Cisco Unified Communications (UC) is an IP-based communications system integrating voice, video, data, and mobility products and applications. It enables more effective, secure communications and can transform the way in which we communicate. UC represents a communications paradigm shift like that of the invention of the telegraph. UC removes the geographic barriers of effective communications through the use of voice, video, and data integration. Business can be conducted with a fluidity that progresses and evolves with you. Information has been at our fingertips for a long time, but UC enables the sharing of this information to create knowledge and value.
Cisco UC is part of an integrated solution that includes network infrastructure, security, mobility, network management products, lifecycle services, flexible deployment and outsourced management options, end-user and partner financing packages, and third-party communication applications.
Cisco UC can drastically change the bottom line of business by creating more effective communications without losing the personal nature of a face-to-face conversation. More effective communication leads to reduced time to market and nimble transformation of business processes through collaboration.
Cisco UC Solution Components
The Cisco UC strategy encompasses voice, video, and data traffic within a single network infrastructure. Cisco UC equipment is capable of managing all three traffic types and interfacing with all standards-based network protocols.
Cisco IP Communications represents a new way of delivering UC functionality to enterprise customers. Instead of delivering a collection of disjointed products with individual release dates, testing methodology, and documentation, Cisco UC is a coordinated release of an integrated set of products that are tested, documented, and supported as a system.
Figure 1-1 illustrates the four standard layers of the Cisco UC voice infrastructure model and the components that make up the layers.
Figure 1-1 Cisco Unified Communications Solution Components
The components of the standard layers are as follows:
- Infrastructure layer: The infrastructure consists of routers, switches, and voice gateways. The infrastructure layer carries data, voice, and video between all network devices and applications. This layer also provides high availability, management, quality of service (QoS), and network security.
Call control layer: The call control layer provides for call processing, device control, and administration of the dial plan and features.
Call control can be provided by a CUCM, CUCM Express, or CUCM Business Edition (CMBE). This book focuses on the CUCM product, which is almost identical to the Cisco Unified CMBE. Call processing is physically independent from the infrastructure layer. For example, a CUCM, Cisco Unified CMBE, or CUCM Express in San Jose can process call control for a device physically located in Chicago.
Applications layer: Applications are independent from call-control functions and the physical voice-processing infrastructure. Applications, including those listed here, are integrated through IP, which allows the applications to reside anywhere within the network:
- —Voice mail, integrated messaging, and unified messaging applications are provided through Cisco Unity, Cisco Unity Express, or Cisco Unity Connections products.
- —Contact centers of various sizes can be built with Cisco Unified Contact Center and Cisco Unified Contact Center Express.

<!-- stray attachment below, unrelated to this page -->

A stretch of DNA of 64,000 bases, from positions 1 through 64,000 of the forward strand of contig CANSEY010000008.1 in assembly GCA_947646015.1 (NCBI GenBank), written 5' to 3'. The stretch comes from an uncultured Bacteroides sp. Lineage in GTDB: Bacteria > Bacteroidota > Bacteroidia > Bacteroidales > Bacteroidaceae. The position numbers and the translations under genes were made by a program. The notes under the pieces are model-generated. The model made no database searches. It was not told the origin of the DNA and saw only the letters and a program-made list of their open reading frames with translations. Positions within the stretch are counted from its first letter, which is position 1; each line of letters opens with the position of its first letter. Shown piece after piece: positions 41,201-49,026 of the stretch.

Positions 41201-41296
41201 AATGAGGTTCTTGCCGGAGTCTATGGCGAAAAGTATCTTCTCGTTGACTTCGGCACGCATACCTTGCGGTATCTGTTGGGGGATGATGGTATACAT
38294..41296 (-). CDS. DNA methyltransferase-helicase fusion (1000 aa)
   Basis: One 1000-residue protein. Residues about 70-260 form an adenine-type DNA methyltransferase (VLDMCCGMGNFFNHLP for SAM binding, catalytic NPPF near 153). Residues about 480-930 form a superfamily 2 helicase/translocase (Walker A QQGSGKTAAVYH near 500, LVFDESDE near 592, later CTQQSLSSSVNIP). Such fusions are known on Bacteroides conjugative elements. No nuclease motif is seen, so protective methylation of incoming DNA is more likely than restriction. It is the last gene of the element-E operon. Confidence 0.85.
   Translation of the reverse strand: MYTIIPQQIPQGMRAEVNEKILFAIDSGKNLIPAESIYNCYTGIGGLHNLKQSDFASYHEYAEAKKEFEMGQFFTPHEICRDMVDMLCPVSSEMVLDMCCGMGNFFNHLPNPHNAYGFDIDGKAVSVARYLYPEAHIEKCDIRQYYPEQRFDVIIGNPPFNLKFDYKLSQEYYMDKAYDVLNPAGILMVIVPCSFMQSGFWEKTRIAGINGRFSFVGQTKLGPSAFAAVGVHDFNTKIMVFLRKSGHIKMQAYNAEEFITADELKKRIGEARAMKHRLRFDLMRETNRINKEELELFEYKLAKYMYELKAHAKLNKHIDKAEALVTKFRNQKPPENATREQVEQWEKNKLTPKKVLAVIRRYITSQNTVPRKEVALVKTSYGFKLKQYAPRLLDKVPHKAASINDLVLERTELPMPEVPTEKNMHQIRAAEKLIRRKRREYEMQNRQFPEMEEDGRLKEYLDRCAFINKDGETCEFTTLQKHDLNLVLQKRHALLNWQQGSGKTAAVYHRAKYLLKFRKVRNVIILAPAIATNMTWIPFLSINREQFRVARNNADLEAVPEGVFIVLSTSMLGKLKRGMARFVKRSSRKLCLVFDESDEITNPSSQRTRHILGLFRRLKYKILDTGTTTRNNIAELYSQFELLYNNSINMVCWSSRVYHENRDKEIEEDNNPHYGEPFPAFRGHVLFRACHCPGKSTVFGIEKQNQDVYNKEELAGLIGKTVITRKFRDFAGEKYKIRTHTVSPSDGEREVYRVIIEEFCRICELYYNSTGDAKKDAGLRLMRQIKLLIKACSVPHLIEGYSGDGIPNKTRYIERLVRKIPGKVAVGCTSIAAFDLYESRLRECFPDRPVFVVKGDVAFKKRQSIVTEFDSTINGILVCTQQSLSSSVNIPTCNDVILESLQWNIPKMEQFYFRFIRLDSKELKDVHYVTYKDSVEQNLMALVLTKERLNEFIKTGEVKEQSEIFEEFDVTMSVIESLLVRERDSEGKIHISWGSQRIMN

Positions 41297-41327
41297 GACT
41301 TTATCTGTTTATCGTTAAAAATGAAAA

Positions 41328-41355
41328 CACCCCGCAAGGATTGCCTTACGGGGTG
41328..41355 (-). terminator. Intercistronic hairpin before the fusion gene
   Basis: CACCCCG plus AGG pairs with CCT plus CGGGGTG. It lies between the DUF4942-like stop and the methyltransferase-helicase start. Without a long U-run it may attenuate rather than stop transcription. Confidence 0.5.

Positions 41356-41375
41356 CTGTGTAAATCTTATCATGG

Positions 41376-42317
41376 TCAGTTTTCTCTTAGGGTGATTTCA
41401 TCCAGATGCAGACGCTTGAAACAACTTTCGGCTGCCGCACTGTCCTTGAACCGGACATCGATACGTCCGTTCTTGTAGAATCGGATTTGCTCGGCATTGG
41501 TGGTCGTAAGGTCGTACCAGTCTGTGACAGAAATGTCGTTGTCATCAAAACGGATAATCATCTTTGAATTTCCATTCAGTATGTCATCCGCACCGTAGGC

- —Cisco Unified MeetingPlace and MeetingPlace Express are medium- to large-scale conferencing servers that support video integration. The MeetingPlace product integrates lecture-style conferences with scalable collaboration and control tools. Cisco Unified MeetingPlace Express is positioned to the small to medium-sized enterprises. MeetingPlace Express is the successor of the Cisco Conference Connection server.
- —Cisco Emergency Responder (ER) enhances the existing emergency functionality offered by CUCM. Cisco ER provides physical location updates for mobile devices to guarantee that emergency calls to the public safety answering point (PSAP) are properly routed to the PSAP in charge of emergency calls for that site. Cisco ER identifies the caller location and maps all calls from that physical location to an emergency line identification number (ELIN) through the use of standard automatic number identification (ANI)/caller identification (CLID). The ELIN is registered with the PSAP as an Emergency Response Location (ERL). Deploying this capability helps ensure more effective compliance with legal or regulatory obligations, thereby reducing the life and liability risks related to emergency calls.
- —The Cisco Unified Presence server collects information about the availability and communications capabilities of a user and provides this information to watchers of the user as a status indication. The status information includes the user's communications device availability. For example, the user might be available via phone, video, web collaboration, or videoconferencing.
- —Standard protocol interfaces, including Telephony Application Programming Interface (TAPI), Java Telephony Application Programming Interface (JTAPI), Simple Object Access Protocol (SOAP), Q.SIG, H.323, Media Gateway Control Protocol (MGCP), and Session Initiation Protocol (SIP) are available to support third-party applications.
- Endpoints layer: The endpoints layer brings applications to the user, whether the end device is a Cisco IP Phone, a PC using a software-based phone, or a communications client or video terminal. Cisco UC provides multiprotocol support for Skinny Client Control Protocol (SCCP), H.323, MGCP, and SIP.
Cisco UC Network
The Cisco UC system delivers fully integrated communications, converging voice, video, and data over a single network infrastructure using standards-based protocols. The Cisco UC system delivers unparalleled performance and capabilities to address current and emerging communications needs in the enterprise environment, as illustrated by the network topology in Figure 1-2.